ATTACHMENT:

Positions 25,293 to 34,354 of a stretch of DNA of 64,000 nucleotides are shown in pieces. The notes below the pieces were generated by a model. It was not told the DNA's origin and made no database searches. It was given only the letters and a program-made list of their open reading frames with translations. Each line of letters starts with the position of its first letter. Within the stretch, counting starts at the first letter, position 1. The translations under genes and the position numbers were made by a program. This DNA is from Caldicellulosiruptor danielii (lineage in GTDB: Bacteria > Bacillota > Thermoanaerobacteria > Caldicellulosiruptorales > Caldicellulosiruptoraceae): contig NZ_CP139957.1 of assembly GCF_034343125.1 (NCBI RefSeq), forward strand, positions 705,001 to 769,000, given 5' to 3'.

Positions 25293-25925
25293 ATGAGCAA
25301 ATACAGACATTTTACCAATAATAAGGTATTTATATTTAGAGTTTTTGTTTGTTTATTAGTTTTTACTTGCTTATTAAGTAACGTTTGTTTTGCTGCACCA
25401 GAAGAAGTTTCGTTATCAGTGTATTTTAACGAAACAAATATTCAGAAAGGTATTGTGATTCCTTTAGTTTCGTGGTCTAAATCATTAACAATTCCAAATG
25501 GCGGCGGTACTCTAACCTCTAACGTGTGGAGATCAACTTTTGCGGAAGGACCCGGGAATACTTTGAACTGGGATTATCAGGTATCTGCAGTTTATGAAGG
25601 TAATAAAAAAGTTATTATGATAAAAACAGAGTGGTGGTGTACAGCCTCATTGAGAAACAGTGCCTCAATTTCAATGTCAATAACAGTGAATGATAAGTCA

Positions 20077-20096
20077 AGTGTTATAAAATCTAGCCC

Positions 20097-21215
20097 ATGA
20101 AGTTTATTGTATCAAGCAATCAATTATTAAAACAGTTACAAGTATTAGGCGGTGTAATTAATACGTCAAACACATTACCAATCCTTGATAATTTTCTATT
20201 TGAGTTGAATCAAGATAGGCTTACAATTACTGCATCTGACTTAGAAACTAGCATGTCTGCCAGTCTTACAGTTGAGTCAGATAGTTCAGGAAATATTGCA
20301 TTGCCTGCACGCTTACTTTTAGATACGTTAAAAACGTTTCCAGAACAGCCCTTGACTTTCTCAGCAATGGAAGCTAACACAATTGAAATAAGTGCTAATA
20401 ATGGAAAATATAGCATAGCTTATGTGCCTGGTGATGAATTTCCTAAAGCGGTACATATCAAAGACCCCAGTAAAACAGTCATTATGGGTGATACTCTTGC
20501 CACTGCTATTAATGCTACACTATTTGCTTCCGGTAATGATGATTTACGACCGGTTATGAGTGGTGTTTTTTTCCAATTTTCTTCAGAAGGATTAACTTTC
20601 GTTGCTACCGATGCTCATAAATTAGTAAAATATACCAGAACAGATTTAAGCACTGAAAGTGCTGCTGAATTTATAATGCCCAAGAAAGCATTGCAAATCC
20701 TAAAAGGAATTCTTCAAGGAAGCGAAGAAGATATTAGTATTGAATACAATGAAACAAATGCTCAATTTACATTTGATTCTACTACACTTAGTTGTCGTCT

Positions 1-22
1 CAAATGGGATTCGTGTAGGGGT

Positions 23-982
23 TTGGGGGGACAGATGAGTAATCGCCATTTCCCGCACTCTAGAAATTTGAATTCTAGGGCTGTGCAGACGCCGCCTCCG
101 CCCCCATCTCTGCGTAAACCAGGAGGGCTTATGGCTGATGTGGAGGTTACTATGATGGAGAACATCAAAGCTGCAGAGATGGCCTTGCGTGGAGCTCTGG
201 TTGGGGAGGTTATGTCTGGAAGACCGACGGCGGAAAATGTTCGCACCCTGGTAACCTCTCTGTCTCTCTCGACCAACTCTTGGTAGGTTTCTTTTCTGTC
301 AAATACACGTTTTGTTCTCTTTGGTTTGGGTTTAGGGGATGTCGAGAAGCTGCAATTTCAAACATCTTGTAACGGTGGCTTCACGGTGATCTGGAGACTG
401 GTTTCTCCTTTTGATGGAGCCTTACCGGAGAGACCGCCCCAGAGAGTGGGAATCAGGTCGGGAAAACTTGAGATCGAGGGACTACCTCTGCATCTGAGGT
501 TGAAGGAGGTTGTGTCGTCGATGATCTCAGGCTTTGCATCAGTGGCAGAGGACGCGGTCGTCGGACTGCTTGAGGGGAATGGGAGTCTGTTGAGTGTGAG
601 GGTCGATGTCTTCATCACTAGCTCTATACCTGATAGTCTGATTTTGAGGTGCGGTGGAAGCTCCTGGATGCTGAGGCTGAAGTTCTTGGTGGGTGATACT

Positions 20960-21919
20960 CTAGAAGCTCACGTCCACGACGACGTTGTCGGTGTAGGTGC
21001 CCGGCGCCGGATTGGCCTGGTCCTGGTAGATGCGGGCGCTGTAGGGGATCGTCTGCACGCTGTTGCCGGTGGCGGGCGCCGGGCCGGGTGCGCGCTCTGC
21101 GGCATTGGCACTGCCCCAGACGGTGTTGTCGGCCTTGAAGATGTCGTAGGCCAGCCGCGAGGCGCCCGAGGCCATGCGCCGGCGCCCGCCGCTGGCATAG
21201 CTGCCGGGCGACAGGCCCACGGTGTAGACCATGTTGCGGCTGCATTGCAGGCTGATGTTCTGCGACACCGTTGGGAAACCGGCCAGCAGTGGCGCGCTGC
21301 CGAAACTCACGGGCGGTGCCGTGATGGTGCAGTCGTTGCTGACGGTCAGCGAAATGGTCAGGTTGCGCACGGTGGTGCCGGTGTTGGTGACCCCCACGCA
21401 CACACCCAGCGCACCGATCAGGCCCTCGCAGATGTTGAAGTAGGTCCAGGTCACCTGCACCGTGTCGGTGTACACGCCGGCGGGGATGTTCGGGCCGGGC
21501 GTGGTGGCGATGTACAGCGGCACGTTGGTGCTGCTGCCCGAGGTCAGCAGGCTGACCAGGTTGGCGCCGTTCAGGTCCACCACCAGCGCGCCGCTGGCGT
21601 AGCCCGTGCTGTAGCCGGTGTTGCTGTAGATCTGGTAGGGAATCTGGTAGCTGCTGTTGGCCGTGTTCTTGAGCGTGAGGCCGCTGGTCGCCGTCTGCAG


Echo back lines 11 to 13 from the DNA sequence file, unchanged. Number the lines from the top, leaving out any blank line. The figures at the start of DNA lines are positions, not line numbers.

20097 ATGA
20101 AGTTTATTGTATCAAGCAATCAATTATTAAAACAGTTACAAGTATTAGGCGGTGTAATTAATACGTCAAACACATTACCAATCCTTGATAATTTTCTATT
20201 TGAGTTGAATCAAGATAGGCTTACAATTACTGCATCTGACTTAGAAACTAGCATGTCTGCCAGTCTTACAGTTGAGTCAGATAGTTCAGGAAATATTGCA